In 1979, my brothers Hugh and Alex and I went down to Montserrat, when Jimmy was recording Volcano, to do some backgrounds on a number of songs. I can’t remember much of the trip because it was a bacchanal. It was a pretty abandoned time. There were incidents. There was a sense about him that it was liberty hall and that he wanted to party on the edge. In New York there was many a soiree, many a cocktail. We could be pretty well lubricated. But Jimmy always stayed in control of the situation. You always felt you were in good hands, like he wouldn’t let you get into terrible trouble.
Jimmy was an excellent businessman, but only because he couldn’t let it pass. He had to say, “Now, this can be done better,” or “This is a great project, let’s do this,” or “This will be a great book,” or “This is an excellent beer, but you could market it better.” He could apply himself to so many things, from aircraft to restaurants to hotels to movie projects and Broadway musicals.
I don’t know if it’s apocryphal or not. But there’s famous story that, at one point, he was negotiating about a string of gigs all by the same promoter. I never asked him about it. But he’s rumored to have said, “Well, how about this? How about you guys take everything, and I’ll just take the proceeds from the bar?” Basically he was letting them know that they could give him 110% of what the ticket revenues were and they’d still be making a fortune off that. It was his way of letting them know, “I know what your income streams are. Don’t talk to me about giving me this crumb or that crumb or this piece of the pie.” It was so refreshing. It was his way of letting them know that he knew what was on the table. I’ve always loved the story.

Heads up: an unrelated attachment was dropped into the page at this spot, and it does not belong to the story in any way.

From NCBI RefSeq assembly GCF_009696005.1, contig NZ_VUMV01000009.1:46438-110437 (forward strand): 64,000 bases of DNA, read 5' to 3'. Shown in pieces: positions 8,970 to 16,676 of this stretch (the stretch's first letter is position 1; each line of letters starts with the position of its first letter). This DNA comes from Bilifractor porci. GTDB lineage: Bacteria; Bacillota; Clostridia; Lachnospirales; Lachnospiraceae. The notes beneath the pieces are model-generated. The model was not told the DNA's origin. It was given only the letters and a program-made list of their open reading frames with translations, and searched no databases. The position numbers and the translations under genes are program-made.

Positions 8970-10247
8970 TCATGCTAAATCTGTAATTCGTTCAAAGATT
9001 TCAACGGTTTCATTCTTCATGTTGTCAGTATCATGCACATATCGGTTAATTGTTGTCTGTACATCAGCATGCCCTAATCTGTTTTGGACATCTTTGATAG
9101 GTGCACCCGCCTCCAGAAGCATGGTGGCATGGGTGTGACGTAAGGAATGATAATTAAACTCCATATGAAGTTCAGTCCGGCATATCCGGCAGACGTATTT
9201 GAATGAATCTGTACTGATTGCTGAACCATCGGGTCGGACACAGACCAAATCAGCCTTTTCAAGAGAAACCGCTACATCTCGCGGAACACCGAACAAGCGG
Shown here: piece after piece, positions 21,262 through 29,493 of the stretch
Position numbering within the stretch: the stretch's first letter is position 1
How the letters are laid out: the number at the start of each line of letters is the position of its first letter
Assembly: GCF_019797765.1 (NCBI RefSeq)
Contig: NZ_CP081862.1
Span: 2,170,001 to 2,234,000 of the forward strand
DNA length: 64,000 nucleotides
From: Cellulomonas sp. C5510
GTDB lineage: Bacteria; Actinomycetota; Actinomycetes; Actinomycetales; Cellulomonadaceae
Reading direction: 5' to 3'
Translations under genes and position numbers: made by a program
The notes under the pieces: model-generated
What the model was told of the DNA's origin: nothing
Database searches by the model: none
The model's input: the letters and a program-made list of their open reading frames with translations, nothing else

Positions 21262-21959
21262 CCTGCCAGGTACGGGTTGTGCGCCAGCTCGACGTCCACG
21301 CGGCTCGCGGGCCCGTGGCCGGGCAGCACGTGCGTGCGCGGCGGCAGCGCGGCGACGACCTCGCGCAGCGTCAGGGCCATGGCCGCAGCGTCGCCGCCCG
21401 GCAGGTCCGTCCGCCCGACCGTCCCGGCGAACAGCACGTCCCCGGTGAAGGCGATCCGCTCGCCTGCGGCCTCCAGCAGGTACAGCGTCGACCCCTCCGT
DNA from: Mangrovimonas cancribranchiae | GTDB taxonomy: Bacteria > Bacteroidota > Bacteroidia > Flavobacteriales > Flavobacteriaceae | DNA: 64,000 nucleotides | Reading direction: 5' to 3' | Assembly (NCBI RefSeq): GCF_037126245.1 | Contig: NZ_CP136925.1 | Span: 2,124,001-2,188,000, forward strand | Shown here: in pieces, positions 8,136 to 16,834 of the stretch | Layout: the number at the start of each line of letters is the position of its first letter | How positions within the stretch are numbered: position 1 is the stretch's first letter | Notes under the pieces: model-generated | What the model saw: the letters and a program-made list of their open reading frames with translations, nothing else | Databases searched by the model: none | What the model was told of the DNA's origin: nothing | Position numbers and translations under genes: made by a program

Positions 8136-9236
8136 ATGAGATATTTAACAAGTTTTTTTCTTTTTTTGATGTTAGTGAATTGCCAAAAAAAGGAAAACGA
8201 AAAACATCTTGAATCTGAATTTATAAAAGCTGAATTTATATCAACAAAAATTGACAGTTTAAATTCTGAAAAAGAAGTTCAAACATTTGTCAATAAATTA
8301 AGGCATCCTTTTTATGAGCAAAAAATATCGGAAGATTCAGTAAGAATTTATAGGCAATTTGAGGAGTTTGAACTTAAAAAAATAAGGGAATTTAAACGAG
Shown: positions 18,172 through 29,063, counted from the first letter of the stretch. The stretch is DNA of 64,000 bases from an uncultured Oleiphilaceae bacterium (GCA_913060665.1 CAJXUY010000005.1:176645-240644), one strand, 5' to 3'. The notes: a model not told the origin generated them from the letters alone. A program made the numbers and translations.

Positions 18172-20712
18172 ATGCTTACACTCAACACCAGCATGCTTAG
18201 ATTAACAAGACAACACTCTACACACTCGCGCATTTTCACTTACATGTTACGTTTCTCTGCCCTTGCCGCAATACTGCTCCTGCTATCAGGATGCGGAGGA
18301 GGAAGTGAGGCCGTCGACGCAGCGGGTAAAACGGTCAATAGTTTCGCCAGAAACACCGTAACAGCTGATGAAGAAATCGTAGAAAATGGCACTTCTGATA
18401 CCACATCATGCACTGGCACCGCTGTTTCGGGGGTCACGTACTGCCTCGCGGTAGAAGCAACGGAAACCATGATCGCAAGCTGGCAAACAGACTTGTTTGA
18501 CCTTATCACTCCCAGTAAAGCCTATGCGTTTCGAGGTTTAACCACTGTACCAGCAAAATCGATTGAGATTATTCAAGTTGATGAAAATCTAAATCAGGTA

People describe him as a lord of life, somewhere between Falstaff and the pirate Jean Lafitte. I feel as though he invented his own character, but that character was not very different from who he was. He didn’t concoct this fantastic person. He was who he was and who he presented himself as. He was sly and could be wicked, but there wasn’t a mean bone in his body, and he didn’t have that maudlin sort of hippie thing going.
We go shopping in the popular culture for our own mythology, and we assemble our own character and channel people who we choose to represent us in a way. And he was a very valuable element of that thing we do. Being in his presence or being in the audience or listening to his music, it was like a break. You got to channel him in a way, and it was very compelling.
He founded an amazing tribe, the Parrotheads, that identified with him and was so inclusive. The people who loved him, loved him. My favorite story about a Parrothead is when Jimmy was wakesurfing one day–you have a surfboard and make your wave and surf it behind a boat. He was trying to catch a wave from a tanker, a big freighter. Jimmy somehow got the captain’s his name from the Coast Guard–maybe from his computer, because you can track marine traffic on your cell phone if you have the right app. He got in touch with the captain of the boat, and the guy changed his course and altered his speed to make the perfect wave for Jimmy to ride behind this freighter The captain was a Parrothead. It’s the perfect Jimmy Buffett story.